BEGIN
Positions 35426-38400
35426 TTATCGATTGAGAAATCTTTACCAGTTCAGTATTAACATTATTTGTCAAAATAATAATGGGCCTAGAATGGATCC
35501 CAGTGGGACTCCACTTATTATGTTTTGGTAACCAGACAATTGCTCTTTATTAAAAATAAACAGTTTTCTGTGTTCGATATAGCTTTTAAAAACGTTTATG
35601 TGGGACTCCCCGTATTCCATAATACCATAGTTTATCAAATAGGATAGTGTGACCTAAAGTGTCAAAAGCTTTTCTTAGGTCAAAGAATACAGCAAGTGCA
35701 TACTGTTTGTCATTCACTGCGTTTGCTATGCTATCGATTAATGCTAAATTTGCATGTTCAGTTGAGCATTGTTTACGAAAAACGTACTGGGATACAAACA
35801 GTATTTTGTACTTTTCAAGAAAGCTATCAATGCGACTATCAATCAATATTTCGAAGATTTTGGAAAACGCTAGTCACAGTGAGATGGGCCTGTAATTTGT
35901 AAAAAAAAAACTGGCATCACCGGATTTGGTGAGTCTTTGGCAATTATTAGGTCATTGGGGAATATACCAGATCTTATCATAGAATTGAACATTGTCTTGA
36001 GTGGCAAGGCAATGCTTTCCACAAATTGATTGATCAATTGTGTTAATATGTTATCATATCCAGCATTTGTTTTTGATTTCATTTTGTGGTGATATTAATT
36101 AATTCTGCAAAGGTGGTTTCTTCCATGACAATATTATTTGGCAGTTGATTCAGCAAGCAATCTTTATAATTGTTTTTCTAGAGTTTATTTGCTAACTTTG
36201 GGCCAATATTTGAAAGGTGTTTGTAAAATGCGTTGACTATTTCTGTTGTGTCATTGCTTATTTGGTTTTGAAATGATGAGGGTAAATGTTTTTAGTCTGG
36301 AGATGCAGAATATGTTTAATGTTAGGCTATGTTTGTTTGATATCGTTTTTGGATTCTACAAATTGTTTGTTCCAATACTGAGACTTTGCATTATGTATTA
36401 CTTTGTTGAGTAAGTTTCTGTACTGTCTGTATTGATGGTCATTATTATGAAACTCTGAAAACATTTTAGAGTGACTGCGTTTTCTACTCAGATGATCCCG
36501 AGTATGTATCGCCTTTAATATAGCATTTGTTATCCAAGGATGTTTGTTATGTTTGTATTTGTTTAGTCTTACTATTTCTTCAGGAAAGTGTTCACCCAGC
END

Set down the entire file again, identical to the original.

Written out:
Positions 35426-38400
35426 TTATCGATTGAGAAATCTTTACCAGTTCAGTATTAACATTATTTGTCAAAATAATAATGGGCCTAGAATGGATCC
35501 CAGTGGGACTCCACTTATTATGTTTTGGTAACCAGACAATTGCTCTTTATTAAAAATAAACAGTTTTCTGTGTTCGATATAGCTTTTAAAAACGTTTATG
35601 TGGGACTCCCCGTATTCCATAATACCATAGTTTATCAAATAGGATAGTGTGACCTAAAGTGTCAAAAGCTTTTCTTAGGTCAAAGAATACAGCAAGTGCA
35701 TACTGTTTGTCATTCACTGCGTTTGCTATGCTATCGATTAATGCTAAATTTGCATGTTCAGTTGAGCATTGTTTACGAAAAACGTACTGGGATACAAACA
35801 GTATTTTGTACTTTTCAAGAAAGCTATCAATGCGACTATCAATCAATATTTCGAAGATTTTGGAAAACGCTAGTCACAGTGAGATGGGCCTGTAATTTGT
35901 AAAAAAAAAACTGGCATCACCGGATTTGGTGAGTCTTTGGCAATTATTAGGTCATTGGGGAATATACCAGATCTTATCATAGAATTGAACATTGTCTTGA
36001 GTGGCAAGGCAATGCTTTCCACAAATTGATTGATCAATTGTGTTAATATGTTATCATATCCAGCATTTGTTTTTGATTTCATTTTGTGGTGATATTAATT
36101 AATTCTGCAAAGGTGGTTTCTTCCATGACAATATTATTTGGCAGTTGATTCAGCAAGCAATCTTTATAATTGTTTTTCTAGAGTTTATTTGCTAACTTTG
36201 GGCCAATATTTGAAAGGTGTTTGTAAAATGCGTTGACTATTTCTGTTGTGTCATTGCTTATTTGGTTTTGAAATGATGAGGGTAAATGTTTTTAGTCTGG
36301 AGATGCAGAATATGTTTAATGTTAGGCTATGTTTGTTTGATATCGTTTTTGGATTCTACAAATTGTTTGTTCCAATACTGAGACTTTGCATTATGTATTA
36401 CTTTGTTGAGTAAGTTTCTGTACTGTCTGTATTGATGGTCATTATTATGAAACTCTGAAAACATTTTAGAGTGACTGCGTTTTCTACTCAGATGATCCCG
36501 AGTATGTATCGCCTTTAATATAGCATTTGTTATCCAAGGATGTTTGTTATGTTTGTATTTGTTTAGTCTTACTATTTCTTCAGGAAAGTGTTCACCCAGC